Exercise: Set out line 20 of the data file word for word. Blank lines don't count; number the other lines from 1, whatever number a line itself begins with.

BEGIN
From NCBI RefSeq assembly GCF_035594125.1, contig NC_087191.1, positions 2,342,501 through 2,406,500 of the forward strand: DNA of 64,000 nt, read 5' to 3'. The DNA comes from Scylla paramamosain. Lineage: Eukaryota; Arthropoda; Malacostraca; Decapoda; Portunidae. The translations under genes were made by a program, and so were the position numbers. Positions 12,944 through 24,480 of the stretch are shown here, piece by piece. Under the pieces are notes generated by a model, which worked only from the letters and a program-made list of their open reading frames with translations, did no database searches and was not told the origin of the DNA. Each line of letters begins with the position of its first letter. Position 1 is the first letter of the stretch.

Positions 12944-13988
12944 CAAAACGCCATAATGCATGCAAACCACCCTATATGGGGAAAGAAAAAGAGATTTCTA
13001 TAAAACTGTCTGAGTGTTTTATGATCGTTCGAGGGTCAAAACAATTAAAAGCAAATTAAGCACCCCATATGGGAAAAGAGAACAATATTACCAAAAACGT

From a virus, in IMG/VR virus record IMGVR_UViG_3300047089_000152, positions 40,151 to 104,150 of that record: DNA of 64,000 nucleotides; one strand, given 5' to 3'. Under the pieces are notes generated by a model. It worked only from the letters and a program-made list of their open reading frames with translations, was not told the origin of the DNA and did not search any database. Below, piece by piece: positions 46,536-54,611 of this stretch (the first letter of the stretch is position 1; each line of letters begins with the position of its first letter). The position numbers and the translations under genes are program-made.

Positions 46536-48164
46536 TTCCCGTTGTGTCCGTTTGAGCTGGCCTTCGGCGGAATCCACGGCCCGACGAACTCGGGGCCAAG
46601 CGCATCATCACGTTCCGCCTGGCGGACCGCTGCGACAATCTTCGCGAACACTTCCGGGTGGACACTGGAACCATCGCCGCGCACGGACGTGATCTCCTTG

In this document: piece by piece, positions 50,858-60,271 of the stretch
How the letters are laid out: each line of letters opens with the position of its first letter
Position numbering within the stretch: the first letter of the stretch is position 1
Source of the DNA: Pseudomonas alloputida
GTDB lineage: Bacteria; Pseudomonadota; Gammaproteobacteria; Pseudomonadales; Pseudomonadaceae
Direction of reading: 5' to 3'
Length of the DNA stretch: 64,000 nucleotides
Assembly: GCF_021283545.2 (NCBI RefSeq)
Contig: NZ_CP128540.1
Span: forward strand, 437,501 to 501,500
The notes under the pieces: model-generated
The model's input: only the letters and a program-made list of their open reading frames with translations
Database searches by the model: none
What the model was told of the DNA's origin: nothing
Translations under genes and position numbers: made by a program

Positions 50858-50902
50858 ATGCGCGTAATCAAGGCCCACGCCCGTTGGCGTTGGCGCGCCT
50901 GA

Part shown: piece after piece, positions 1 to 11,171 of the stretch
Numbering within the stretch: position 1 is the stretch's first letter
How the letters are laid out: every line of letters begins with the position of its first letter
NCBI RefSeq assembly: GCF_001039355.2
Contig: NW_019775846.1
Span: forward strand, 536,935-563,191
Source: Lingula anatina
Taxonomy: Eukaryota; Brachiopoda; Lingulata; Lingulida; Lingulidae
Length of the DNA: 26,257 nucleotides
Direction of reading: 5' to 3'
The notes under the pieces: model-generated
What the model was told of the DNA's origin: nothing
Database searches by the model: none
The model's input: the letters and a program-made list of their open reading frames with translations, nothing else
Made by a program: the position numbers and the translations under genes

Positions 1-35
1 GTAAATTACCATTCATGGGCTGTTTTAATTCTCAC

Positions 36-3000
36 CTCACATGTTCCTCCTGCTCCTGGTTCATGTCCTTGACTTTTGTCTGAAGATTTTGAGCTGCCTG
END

The model's input: only the letters and a program-made list of their open reading frames with translations